How to pick the best cut of chicken

Perk up your poultry knowledge with this explainer on the humble chicken and its best cuts.

By BTYB Slow Hills Chicken
As versatile as chicken is, many of us tend to play it safe and pick the cut that we're most familiar with when cooking. While you won't get any arguments from us that a tender poached chicken breast is a great addition to a crisp summer salad, there's a time and a place for chicken tenderloins, chicken thighs and chicken liver too. Below, we break down what you need to know about each cut of chicken.
The first rule? Buy a free range, RSPCA-approved bird. Try Slow Hills Chicken.

Chicken breast

One of the most-used cuts, chicken breast is low in fat and rich in protein. You can pan-fry, poach, sauté, roast and barbecue a chicken breast, making it a good all-rounder, whatever type of dish you're cooking.
It's the leanest part of the bird so be wary of overcooking — a dry chicken breast is not pleasant. If you're in a rush, avoid turning up the heat. Instead, butterflying the breast will ensure the flesh cooks quickly and evenly. You can ask your butcher to do it for you or use a sharp knife to cut through the raw breast length-wise ensuring the flesh is still joined on one side.
Cook the breast as is or crumb, stuff or marinate it. Skin on or off is a matter of personal preference.

Chicken thighs

Chicken thighs can be bought as fillets, with the skin and bone removed, or cutlets with bones and skin intact. Is that the only difference? Without the skin and fat layer protecting the fillet, the meat retains less moisture when cooked, so for cooking without additional fat or moisture, it's best to go for the whole thighs. Boneless thighs will also require less cooking time.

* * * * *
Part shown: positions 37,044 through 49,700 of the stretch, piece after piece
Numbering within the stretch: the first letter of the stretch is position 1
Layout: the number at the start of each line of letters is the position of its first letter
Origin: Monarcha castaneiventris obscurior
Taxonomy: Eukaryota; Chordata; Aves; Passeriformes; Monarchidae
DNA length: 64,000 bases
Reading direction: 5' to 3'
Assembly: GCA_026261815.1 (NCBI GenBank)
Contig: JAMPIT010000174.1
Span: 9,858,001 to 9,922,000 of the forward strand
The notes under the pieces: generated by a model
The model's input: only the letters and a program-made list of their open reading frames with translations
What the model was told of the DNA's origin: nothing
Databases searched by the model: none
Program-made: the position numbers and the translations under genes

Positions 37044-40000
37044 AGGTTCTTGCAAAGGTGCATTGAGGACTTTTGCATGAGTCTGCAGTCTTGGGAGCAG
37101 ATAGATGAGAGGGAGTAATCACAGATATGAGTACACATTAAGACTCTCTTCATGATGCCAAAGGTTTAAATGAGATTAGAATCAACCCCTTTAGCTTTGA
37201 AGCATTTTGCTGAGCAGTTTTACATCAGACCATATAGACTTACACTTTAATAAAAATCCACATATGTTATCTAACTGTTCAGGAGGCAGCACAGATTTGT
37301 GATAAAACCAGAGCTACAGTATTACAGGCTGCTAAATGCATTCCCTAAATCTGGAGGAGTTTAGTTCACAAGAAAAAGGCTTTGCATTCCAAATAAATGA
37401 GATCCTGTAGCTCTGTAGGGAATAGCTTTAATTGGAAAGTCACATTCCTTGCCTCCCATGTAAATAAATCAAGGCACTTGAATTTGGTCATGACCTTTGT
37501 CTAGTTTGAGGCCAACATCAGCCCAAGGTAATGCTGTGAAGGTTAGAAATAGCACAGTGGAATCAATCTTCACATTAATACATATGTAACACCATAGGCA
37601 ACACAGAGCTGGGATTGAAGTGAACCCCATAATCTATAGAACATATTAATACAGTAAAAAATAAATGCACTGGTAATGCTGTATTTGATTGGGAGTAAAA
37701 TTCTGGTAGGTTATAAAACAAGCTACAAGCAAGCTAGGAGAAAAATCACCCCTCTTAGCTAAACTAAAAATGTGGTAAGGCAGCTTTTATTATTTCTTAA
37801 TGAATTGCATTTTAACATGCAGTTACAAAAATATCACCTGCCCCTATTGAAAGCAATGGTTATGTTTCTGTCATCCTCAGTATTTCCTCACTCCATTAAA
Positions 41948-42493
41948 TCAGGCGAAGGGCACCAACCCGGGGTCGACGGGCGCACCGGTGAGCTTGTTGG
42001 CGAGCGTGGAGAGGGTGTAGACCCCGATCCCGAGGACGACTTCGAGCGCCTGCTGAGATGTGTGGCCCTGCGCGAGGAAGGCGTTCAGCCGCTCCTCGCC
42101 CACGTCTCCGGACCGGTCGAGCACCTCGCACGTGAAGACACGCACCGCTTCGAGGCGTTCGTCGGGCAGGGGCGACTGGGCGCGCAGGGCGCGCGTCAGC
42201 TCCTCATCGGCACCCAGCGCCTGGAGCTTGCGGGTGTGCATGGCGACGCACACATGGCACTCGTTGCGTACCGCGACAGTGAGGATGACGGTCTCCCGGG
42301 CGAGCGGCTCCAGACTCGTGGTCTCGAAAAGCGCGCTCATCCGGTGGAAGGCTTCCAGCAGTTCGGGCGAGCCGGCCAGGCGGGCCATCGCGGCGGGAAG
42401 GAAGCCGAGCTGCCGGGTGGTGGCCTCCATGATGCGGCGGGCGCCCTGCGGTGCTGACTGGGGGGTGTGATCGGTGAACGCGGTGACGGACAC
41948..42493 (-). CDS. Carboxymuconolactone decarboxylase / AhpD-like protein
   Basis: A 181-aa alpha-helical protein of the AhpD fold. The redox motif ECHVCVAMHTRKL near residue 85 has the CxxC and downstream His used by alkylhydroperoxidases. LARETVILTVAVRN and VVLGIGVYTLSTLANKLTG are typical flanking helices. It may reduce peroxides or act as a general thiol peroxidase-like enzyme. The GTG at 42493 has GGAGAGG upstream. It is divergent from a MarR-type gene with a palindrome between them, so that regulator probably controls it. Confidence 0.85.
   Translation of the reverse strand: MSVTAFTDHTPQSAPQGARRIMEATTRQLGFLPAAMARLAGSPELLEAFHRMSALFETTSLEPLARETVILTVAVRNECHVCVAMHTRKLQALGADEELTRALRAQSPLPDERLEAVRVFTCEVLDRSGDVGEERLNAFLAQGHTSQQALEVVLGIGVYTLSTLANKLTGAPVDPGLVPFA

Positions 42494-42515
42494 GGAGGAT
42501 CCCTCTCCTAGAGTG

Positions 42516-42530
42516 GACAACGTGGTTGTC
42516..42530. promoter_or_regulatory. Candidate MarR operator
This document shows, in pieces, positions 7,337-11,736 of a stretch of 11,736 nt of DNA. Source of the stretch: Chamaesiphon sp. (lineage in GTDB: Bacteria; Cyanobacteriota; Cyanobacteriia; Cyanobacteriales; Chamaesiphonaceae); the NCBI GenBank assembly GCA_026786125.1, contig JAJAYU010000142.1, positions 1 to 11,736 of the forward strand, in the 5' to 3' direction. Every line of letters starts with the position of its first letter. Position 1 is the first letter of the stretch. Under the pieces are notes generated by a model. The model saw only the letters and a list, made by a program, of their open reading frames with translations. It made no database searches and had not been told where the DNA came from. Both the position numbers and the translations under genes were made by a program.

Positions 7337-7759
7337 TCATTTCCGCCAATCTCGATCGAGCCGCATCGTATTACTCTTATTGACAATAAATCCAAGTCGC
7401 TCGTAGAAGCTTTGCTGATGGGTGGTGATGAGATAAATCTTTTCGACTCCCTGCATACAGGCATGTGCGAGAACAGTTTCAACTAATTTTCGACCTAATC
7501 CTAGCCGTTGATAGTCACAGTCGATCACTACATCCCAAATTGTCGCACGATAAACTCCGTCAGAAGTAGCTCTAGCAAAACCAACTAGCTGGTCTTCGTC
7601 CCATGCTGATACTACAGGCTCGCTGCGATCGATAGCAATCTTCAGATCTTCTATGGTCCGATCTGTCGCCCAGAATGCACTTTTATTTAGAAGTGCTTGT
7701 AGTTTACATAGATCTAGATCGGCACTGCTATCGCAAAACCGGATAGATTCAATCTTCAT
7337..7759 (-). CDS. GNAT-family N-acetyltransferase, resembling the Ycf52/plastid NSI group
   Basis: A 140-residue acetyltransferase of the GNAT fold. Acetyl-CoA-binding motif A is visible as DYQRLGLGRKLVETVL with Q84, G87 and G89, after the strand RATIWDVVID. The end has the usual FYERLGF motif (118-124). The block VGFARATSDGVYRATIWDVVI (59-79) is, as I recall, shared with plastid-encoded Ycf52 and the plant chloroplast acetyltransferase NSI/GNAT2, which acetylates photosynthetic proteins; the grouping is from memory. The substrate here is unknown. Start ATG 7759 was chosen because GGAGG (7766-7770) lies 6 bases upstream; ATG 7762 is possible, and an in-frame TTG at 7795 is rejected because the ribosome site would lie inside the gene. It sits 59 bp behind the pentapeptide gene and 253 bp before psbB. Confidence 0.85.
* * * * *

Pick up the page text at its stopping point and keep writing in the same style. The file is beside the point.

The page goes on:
This part of the bird is darker and fattier than the breast as it's a working cut, and therefore has a lot more flavour. It's favoured for roasts, curries and casseroles to utilise that rich, full flavour.
Thigh fillets are ideal for chicken skewers. The extra intramuscular fat in thighs adds extra richness to the meat. If it's amplified flavour you seek, add spice to the fillets prior to cooking.
If you come across the term chicken marylands, this refers to chicken thighs with the leg (or drumstick) attached. Give them a go in this Persian chicken dish — one of our most clicked-on recipes.

Chicken legs

Easy to cook, chicken legs or drumsticks are ideal for casual entertaining. This cut of meat is from the bird's thigh and is made for barbecuing, however you can oven-roast or braise them also.
As much as chicken drumsticks are billed as finger food, they can still impress guests at a sit-down dinner. Try these roasted drumsticks with olives and capers; a relatively quick dish with minimum fuss.
While you can cook and serve these plain, a sticky barbecue sauce is recommended to deliver a memorable taste. Stuck for ideas? Try these fried buttermilk drumsticks. They're always a crowd-pleaser.
The perfect summer entertaining dish: Pernod-roasted chicken with nectarine, barley and fennel salad using a jointed Slow Hills Chicken. Photo: supplied.

Chicken wings

Like drumsticks, wings can be glazed and served whole or separated into two — wingettes and drumettes (the meatier upper portion). Chicken wings are an excellent all-rounder and are best barbecued or grilled.

Chicken liver

You can buy chicken livers from your butcher separately — teamed with sherry, they make a rich and moreish (if slightly indulgent) canapé.
Best used fresh, they can be soaked in milk overnight, which helps to remove some of the bitterness and excess blood before cooking.
When it comes to cooking with chicken livers, a chicken liver parfait and chicken liver and foie gras pâté are obvious choices. Or, for something different, pair them with pancetta and toasted fregola.

Whole chicken

Whether stuffed, poached or seasoned with herbs and spices and roasted, if you have the time and need to cater for a large group then cooking a whole chicken is the best option.
Roasting is a traditional and flavour-filled choice. There are myriad ways to work with roast chicken, but you can also poach or braise your bird to lock in succulent flavours and deliver melt-in-the-mouth texture.
If you decide to break the chicken down into separate cuts, also known as jointing a chicken, make sure you keep the carcass to make your own gravy, stock or soup.
That's the golden rule: don't throw anything out. Almost every aspect of a chicken can be used for something, which is why this humble bird is one of our favourite ingredients to cook with.
Brought to you by Slow Hills chicken